Originally published February 14 2011
Added sugars linked to risk of heart disease in teenagers
by Margie King
(NaturalNews) Although most people still believe that eating saturated fats and cholesterol is the greatest risk factor in developing heart disease, the real threat comes from refined sugars in the diet. A new study finds that even teenagers who consume too many added sugars in soft drinks and foods develop high cholesterol and may have higher risk of heart disease as adults.
The research, published in Circulation: Journal of the American Heart Association, followed 2,157 teenagers aged 12 to 18 as part of the National Health and Nutrition Survey (NHANES). The teenagers were consuming an average of 119 grams of added sugar daily which equates to over 28 teaspoons or 476 calories, and represented over 21 percent of their diet.
Researchers found that teens consuming the most added sugars (more than 30 percent of total calories) had lower levels of high density lipoprotein (HDL), the good cholesterol, and higher levels of both triglycerides and low density lipoproteins (LDL), the bad cholesterol.
"Added sugars" were defined by the researchers as any caloric sweeteners added to foods or beverages by the manufacturer during processing or by the consumer. According to the researchers, previous studies have indicated that the largest contributors of added sugars to the diet are sugary beverages such as sodas, fruit drinks, coffees and teas.
Teenagers with the highest levels of added sugar had good HDL cholesterol levels that were nine percent lower than those with the lowest sugar consumption. Their bad LDL levels were also nine percent higher. In addition, triglyceride levels of the highest users were 10 percent higher than those using the least amount of added sugars. Finally, overweight or obese adolescents with the highest levels of added sugar consumption showed increased signs of insulin resistance.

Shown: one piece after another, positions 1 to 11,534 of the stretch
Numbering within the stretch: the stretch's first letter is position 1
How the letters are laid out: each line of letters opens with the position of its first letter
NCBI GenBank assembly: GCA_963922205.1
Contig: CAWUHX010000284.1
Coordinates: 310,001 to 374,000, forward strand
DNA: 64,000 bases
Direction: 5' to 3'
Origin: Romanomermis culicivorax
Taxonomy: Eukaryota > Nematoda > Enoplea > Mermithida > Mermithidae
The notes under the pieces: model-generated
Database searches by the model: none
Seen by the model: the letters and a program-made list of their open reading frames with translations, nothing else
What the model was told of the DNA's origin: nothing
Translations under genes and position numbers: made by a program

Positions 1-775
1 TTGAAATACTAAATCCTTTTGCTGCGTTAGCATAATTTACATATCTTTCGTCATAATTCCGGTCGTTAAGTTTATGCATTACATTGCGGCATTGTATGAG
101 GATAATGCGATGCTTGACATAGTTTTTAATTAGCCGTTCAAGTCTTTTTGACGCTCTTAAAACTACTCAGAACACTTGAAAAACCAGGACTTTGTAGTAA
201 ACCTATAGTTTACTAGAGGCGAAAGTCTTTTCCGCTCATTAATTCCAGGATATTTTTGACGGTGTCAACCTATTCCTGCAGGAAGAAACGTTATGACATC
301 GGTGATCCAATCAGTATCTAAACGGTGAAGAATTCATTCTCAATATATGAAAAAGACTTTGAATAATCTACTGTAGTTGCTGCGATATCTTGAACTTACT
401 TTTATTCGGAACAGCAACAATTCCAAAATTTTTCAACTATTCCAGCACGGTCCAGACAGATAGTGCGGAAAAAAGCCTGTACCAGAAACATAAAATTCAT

The researchers expressed the concern that with long-term exposure, the unfavorable cholesterol profiles of these adolescents would place them at risk for heart disease later in adulthood. Previous research had only focused on adults.
In 2009, the American Heart Association issued a new scientific statement recommending that women limit their intake of added sugars to 100 calories per day and that men limit their daily intake to 150 calories. That equates to a maximum of 6 to 9 teaspoons daily, at 16 calories per teaspoon.
Unfortunately, food labels don't let you know how many teaspoons of sugar you're eating. First of all, they measure everything in grams rather than teaspoons. Secondly, they don't tell you how many sugar grams are added to the product versus how many are naturally occurring as, for example, lactose in dairy products and fructose in products containing fruit. That problem won't be solved until the government changes food labeling laws to require specific disclosure of added sugars.
Each 4 grams of sugar on the label is one teaspoon, or 16 calories. So your maximum 6 to 9 teaspoons will be equivalent to 24 to 36 grams on a food label.
The researchers recommended that both adolescents and adults should use the nutrition labels on drinks and food to become familiar with the amount of sugar in them, and to replace sugar laden drinks with water to substantially reduce sugar and calories.
About the authorMargie King is a certified holistic health coach, Wharton M.B.A. and former corporate attorney. She received her training at the Institute for Integrative Nutrition and is certified by the American Association of Drugless Practitioners. Margie leads workshops on nutrition, conducts healthy cooking classes, and offers individual and group health and nutrition coaching to women and busy professionals.
For more information and to receive her free report "Bread: What You Need to Know Before Buying Your Next Loaf," check out Margie's website: http://margieking.net/
Read more of Margie's articles as the Philadelphia Nutrition Examiner here: http://www.nottheexaminer.com/x-6753-Philade...
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